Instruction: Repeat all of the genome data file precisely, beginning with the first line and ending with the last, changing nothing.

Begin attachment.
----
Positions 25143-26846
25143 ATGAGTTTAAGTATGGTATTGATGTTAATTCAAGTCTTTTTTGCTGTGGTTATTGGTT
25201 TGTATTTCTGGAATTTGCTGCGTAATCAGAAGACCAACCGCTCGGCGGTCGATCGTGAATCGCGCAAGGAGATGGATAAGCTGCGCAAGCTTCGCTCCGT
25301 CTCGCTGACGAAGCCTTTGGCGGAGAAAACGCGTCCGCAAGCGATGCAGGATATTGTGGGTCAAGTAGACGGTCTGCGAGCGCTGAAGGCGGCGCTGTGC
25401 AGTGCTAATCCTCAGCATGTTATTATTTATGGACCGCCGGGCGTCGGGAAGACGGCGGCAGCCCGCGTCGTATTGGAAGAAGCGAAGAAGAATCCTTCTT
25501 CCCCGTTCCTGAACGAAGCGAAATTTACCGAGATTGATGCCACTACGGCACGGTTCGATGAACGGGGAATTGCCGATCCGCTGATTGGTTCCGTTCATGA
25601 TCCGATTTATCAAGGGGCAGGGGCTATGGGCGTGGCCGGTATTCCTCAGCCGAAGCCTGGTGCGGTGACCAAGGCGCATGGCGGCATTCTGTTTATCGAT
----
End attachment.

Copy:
Positions 25143-26846
25143 ATGAGTTTAAGTATGGTATTGATGTTAATTCAAGTCTTTTTTGCTGTGGTTATTGGTT
25201 TGTATTTCTGGAATTTGCTGCGTAATCAGAAGACCAACCGCTCGGCGGTCGATCGTGAATCGCGCAAGGAGATGGATAAGCTGCGCAAGCTTCGCTCCGT
25301 CTCGCTGACGAAGCCTTTGGCGGAGAAAACGCGTCCGCAAGCGATGCAGGATATTGTGGGTCAAGTAGACGGTCTGCGAGCGCTGAAGGCGGCGCTGTGC
25401 AGTGCTAATCCTCAGCATGTTATTATTTATGGACCGCCGGGCGTCGGGAAGACGGCGGCAGCCCGCGTCGTATTGGAAGAAGCGAAGAAGAATCCTTCTT
25501 CCCCGTTCCTGAACGAAGCGAAATTTACCGAGATTGATGCCACTACGGCACGGTTCGATGAACGGGGAATTGCCGATCCGCTGATTGGTTCCGTTCATGA
25601 TCCGATTTATCAAGGGGCAGGGGCTATGGGCGTGGCCGGTATTCCTCAGCCGAAGCCTGGTGCGGTGACCAAGGCGCATGGCGGCATTCTGTTTATCGAT